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How can I clear my DNS cache on my android phone? (Droid3, Gingerbread, rooted to be specific)

Ideally I'm looking for a command to run through a terminal emulator, something similar to

ipconfig /flushdns

On a windows machine.

What's the Linux version of this?

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Do you need to do this for a system app, third party app or your app? –  onik Sep 1 '11 at 4:02
Third party I guess? I need it for when I ping a server via Terminal Emulator. –  Steve Robbins Sep 1 '11 at 4:30

4 Answers 4

up vote 9 down vote accepted

On a typical Linux system the cache is cleared by running /etc/init.d/nscd restart, but at least my ROM doesn't use nscd to cache DNS. You can check if yours does, but I doubt it. I've seen suggestions that clearing the brower cache would clear DNS cache too, but one sure way is to do a hard reboot (shutdown, remove battery for 30s, reattach battery and boot).

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All of my googling also brings up the "hard reboot" suggestion. –  Chahk Sep 1 '11 at 14:03

Addresses are cached for 600 seconds (10 minutes) by default. Failed lookups are cached for 10 seconds. From everything I've seen, there's nothing built in to flush the cache. This is apparently a reported bug in Android because of the way it stores DNS cache. Clearing the browser cache doesn't touch the DNS, the "hard reset" clears it because it simply times out.

Can we ask the underlying reason for needing to clear the DNS cache? Perhaps there's another solution that's missed because we're not looking at the bigger picture.

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Not sure about the OP, but I have a use case where my home network serves addresses like server.home.mydomain.com, but my ISP resolves *.mydomain.com (for any value of "*" this is not already mapped) to www.mydomain.com if my phone is on 3G/4G, so I'm sometimes unable to access my home network until the cache times out. –  TomG Aug 25 '12 at 1:25
Looks like the forced 10-minute caching is fixed in JB — see this commit. For older releases the Java cache behavior could be tuned by networkaddress.cache.ttl and networkaddress.cache.negative.ttl in build.prop. –  Sergey Vlasov Jun 2 '13 at 18:19
Fwiw, there are still some (perhaps different) DNS issues even in 4.3 - tablets on wifi may not get an IP address for names that Linux and Windows machines (on the network that hosts the wifi) can resolve. –  Jon Shemitz Feb 25 '14 at 21:50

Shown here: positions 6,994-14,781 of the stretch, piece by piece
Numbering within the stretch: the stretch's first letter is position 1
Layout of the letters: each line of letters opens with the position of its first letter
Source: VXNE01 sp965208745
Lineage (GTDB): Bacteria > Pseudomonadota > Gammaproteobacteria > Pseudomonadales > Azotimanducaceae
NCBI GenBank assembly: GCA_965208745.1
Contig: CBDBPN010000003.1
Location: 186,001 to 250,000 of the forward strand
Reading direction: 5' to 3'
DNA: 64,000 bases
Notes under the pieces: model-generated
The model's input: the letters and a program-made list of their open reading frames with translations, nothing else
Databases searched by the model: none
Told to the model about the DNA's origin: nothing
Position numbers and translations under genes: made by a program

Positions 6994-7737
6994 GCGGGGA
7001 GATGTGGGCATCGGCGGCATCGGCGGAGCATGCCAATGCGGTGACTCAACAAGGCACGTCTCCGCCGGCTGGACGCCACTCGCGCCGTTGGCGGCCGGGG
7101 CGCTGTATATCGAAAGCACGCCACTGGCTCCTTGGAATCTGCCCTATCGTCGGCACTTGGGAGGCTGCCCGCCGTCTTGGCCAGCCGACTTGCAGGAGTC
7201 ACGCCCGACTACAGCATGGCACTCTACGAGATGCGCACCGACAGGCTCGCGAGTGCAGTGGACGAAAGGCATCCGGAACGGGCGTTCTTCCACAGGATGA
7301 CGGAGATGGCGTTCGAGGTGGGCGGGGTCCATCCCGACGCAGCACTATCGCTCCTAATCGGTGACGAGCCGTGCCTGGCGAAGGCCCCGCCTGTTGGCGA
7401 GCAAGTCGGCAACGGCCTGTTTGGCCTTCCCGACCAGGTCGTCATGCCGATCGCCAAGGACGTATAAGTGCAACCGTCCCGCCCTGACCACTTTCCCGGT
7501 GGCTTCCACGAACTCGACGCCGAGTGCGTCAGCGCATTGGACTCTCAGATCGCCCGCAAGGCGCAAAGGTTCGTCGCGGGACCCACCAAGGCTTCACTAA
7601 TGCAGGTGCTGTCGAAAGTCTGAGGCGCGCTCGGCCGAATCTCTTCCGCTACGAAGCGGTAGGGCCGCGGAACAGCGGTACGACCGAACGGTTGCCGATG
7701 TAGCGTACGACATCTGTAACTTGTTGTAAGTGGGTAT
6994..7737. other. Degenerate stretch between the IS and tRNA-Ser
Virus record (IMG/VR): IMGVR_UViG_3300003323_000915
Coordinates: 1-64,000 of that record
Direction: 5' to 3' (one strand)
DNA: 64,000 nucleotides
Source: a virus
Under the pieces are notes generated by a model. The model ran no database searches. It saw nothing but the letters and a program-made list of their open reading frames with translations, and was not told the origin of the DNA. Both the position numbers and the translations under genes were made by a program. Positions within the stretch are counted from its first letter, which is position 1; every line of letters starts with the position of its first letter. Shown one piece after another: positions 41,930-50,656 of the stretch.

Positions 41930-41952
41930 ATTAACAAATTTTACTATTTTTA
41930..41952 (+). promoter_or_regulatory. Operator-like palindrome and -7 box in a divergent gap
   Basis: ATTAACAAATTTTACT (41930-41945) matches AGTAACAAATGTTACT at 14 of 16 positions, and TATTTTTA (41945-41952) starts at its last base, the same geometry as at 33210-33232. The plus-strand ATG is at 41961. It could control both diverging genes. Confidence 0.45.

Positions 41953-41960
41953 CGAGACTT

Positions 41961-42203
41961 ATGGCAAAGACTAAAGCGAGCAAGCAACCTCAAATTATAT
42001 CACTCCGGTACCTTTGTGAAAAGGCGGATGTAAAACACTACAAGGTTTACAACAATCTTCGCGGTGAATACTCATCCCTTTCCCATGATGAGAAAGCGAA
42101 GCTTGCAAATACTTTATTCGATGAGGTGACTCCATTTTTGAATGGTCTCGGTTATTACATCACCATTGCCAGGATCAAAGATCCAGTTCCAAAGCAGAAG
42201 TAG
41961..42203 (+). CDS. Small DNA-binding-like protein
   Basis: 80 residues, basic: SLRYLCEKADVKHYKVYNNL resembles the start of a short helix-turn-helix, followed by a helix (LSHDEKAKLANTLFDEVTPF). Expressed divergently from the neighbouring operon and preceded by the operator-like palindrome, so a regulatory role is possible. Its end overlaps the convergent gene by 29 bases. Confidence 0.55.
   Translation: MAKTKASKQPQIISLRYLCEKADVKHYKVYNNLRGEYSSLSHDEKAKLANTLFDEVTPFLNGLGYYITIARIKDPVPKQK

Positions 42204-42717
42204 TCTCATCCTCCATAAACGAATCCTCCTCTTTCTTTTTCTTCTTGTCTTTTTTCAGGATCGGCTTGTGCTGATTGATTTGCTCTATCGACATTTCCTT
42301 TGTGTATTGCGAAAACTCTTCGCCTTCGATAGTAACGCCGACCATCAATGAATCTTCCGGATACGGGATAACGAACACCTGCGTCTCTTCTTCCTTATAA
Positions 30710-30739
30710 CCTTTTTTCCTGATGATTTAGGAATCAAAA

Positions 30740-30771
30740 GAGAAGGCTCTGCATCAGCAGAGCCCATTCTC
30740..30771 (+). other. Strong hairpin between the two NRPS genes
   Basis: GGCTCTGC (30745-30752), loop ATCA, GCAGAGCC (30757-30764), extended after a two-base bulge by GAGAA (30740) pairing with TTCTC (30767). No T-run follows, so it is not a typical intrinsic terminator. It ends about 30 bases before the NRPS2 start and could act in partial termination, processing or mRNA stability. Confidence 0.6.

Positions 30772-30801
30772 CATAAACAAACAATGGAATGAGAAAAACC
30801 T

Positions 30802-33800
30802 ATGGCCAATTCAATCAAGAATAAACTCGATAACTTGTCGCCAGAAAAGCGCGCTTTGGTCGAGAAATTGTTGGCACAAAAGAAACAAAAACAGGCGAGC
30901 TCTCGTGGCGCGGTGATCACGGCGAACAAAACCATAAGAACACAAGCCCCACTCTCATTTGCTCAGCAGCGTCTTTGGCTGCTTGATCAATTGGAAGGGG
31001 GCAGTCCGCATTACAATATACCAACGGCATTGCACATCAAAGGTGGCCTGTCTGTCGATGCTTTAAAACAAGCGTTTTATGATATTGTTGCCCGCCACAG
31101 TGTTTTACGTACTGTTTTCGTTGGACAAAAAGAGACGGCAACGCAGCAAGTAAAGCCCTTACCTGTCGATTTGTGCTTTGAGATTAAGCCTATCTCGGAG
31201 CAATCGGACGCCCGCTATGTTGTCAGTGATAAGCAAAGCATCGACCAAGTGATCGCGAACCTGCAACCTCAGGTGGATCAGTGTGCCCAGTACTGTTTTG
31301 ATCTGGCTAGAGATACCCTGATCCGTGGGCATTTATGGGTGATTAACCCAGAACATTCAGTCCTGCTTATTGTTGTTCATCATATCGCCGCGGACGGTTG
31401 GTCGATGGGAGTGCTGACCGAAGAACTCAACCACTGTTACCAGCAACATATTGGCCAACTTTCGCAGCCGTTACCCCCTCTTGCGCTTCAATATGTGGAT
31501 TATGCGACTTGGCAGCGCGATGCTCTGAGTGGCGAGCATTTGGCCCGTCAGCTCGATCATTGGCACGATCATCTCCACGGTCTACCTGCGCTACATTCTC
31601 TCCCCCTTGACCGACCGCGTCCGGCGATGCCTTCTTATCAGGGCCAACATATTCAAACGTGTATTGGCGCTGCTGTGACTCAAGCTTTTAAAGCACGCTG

The only way to do this in Android is to do a hard reboot. The necessary command-line tools are not normally available, however in my tests a hard reboot has always done the trick for me (Galaxy Nexus, and HTC Desire, various ROMs).

This is a pain, but it is quicker than the 10min cache timeout.

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How does one perform this? –  Steve Robbins Nov 29 '11 at 5:20
- Hold down the power button - Choose "Power off" - Allow phone to fully shut down - Remove battery and wait 30s - Return battery - Power phone back on. In my experience removing the battery is not necessary, but some have reported it doesn't work if you miss this step. –  Martin Nov 29 '11 at 8:27

There're also apps like Internet Booster promising to "clear DNS cache" (amongst other things). I didn't try it out myself, and furthermore there seems no way to do only that (just one "optimize" button which "applies improvements"); also its effects might differ between devices (says the app's description) -- but it might be better than a reboot. Btw: while not mentioning root as requirement, it might still be needed.

There are several "similar apps" listed on Google Play -- but be aware that most of them include Airpush ads and/or want excessive permissions, which is why I didn't name them here.

Another possible solution (not tested by myself) I found at MadPC, seemingly quoting user8522's answer before stating:

The last option but most intensive on the user themselves unless they want to just wait the update out: Have your users go into settings -> applications -> Network Location -> Clear data

Another short howto mentions a different easy way to flush DNS (again, I didn't test this myself): Simply switch to airplane mode (oops, no network?) and back (ah, there it is) should do the trick. Might sound stupid, but I could imagine when entering airplane mode Android does something similar to /etc/init.d/networking stop, which has a DNS flush as side-effect.

A very easy solution was supplied by dtumaykin in the comments below: simply switching to airplane-mode and back might already do it (of course with the side-effect of the network going down for a couple of seconds ;) Though it might not work on some devices, it's worth a try: no extra installs, and easily performed even by n00bs.

If anybody tried one of those solutions, confirmation (or the opposite) is surely welcome :)

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There are shell commands ndc resolver flushdefaultif and ndc resolver flushif wlan0; they require root. There is also NetworkManagementService.flushDefaultDnsCache() method, which required just CHANGE_NETWORK_STATE before JB, but then was locked down to CONNECTIVITY_INTERNAL. So there apparently was a hackish way to clean DNS cache without root (after build.prop tuning to kill the Java-level cache), but it will not work in JB. –  Sergey Vlasov Jun 2 '13 at 19:20
Thanks for the additional information, @SergeyVlasov ! Do you know if any of the methods you mentioned gets triggered by the two proposed solutions mentioned last in my answer (or if they do work, but for a different reason)? –  Izzy Jun 2 '13 at 19:37
Airplane mode on-off worked out for me. Samsung Galaxy S4 Mini and CM12.1. –  dtumaykin Jul 4 at 12:45

protected by Matthew Read Nov 29 '11 at 18:44

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